Wayfair Sales Tax Nexus Ruling: What does it all mean?

By Joni Johnson-Powe, JD, CPA  Taxnologi Solutions, LLC – CEO/Principal

As I am sure you know, the Supreme Court ruled on June 21, 2018 in favor of South Dakota which enacted a statute requiring out-of-state retailers to collect tax if that retailer has engaged in $100K in sales or 200 transactions in the state.

In retrospect, prior to the oral arguments in April, there seemed to be a strong sense in my professional circles that the Supreme Court had no other option than to overrule the “physical presence” requirement in Quill.  However, immediately following oral arguments, there was a swing in the pendulum of positions that perhaps the Court was going to “punt” and push the decision back to Congress.

Well, it was nail biter waiting on the final opinion, but the Supreme Court did decide by the narrowest of margins, 5-4, to overrule the longstanding rule of the land, Quill. As I read the opinion drafted by Justice Kennedy, I found myself highlighting sections, paragraphs, and interesting comparisons the way I did when I first read Quill in my Constitutional Law class in law school. Back then, however, my highlights were out of duty and the strong desire not to fail “Con Law”. This past week it was different. I had a true interest in connecting the dots, understanding the analysis, and relating back to what I had read in Quill over 20 years ago. Back in law school I had no idea that Quill would be part of the fundamental basis of my every day professional life in the state and local tax arena. It was probably 5 years after I had graduated from law school that the “light bulb” had finally turned on and I found an appreciation for what my law professor had been lecturing on in terms of “Due Process”, “Commerce Clause” and “stare decisis“.

And once again, these three concepts were cited throughout the opinion in Wayfair: Due Process – 14 times, Commerce Clause – 47 times and stare decisis – 14 times. However, I think what I found most surprising was Justice Kennedy’s strongly worded and recurrent suggestion that ruling in Quill was flawed and wrong. It highlighted that rejection of Quill’s physical presence standard is necessary to prevent the Court’s prior precedents from creating an “artificial competitive advantage”. The Opinion even went as far as to state that Quill had created a “sales tax loophole” and “judicially created tax shelter”. Wow!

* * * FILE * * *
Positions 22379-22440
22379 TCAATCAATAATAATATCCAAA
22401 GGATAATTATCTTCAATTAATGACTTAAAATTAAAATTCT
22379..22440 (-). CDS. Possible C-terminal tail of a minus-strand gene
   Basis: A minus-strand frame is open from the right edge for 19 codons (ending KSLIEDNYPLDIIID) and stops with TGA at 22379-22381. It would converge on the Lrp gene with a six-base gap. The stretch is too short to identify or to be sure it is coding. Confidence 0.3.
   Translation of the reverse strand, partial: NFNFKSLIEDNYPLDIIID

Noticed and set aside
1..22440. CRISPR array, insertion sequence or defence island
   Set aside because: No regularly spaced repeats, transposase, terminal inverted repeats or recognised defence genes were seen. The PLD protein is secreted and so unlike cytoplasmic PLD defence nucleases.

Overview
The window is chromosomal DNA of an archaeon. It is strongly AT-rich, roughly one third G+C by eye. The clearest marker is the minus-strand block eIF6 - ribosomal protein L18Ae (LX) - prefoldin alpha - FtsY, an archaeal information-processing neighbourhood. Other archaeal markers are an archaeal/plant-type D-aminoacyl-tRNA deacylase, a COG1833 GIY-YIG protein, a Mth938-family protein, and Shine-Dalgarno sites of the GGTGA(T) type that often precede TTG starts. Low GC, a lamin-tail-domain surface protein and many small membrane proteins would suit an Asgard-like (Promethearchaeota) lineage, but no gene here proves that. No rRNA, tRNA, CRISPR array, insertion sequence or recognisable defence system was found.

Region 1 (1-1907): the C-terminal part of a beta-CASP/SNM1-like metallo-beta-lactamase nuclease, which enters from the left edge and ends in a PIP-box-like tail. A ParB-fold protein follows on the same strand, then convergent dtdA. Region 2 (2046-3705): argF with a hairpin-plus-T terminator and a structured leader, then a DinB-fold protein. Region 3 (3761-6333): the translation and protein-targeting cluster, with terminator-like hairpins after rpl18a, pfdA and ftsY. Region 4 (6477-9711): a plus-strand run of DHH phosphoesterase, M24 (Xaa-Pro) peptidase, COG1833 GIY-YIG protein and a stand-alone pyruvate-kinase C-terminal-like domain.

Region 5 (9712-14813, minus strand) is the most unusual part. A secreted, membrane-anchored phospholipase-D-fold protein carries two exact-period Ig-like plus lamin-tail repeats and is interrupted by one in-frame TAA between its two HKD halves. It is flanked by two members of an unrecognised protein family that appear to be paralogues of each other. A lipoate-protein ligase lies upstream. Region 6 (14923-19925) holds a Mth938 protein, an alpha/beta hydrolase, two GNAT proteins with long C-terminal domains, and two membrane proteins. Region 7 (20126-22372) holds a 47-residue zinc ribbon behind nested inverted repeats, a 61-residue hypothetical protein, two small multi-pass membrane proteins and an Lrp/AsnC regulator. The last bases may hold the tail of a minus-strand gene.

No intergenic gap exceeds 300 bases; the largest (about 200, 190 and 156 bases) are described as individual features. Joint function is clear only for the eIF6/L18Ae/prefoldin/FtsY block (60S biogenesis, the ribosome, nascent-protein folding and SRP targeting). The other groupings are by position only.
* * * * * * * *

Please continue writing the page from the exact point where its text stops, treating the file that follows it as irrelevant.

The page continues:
I could go on and on about what I found most intriguing about the Opinion, but instead of boring you with my tax geekiness, I want to leave you with what I think this all means.

So here it goes:

1) Although many taxpayers (and practitioners) may beg to differ, I do believe that at the end of the day, the Court came out with the right decision. Why? Because for the last 5-10 years businesses have had zero clarity on what physical presence means on a state-to-state basis as concepts of click-thru, affiliate, marketplace, cookie, and economic nexus weaved and bobbed their way thru state tax rules, laws and court opinions.  Now, there is more clarity…not complete clarity, but more.

2) The ruling helps to level the playing field between in-state companies and out-of-state companies while also recognizing that small businesses need some degree of protection. I found that the fundamental concept of fairness to be prevalent throughout Kennedy’s Opinion. However, I still believe states will need to ensure that the burden of compliance is eased for smaller businesses through more standardized definitions and simpler reporting requirements.

3) We’ll need to wait and see whether:

  • Congress steps in to narrow the application of this new standard of “virtual presence”,
  • Notice & Reporting rules in states like WA, CO, PA and 7 other states will change, increase, or go away,
  • $100K or 200 transactions is the minimum, maximum or somewhere in the middle in terms of a “reasonable” threshold, and
  • 3rd party software or state administered solutions will sufficiently help ease the compliance burden for smaller companies.

As I’ve said to many of my clients this over the last few weeks week, the journey continues and let’s wait to see how the dust settles. Stay tuned!!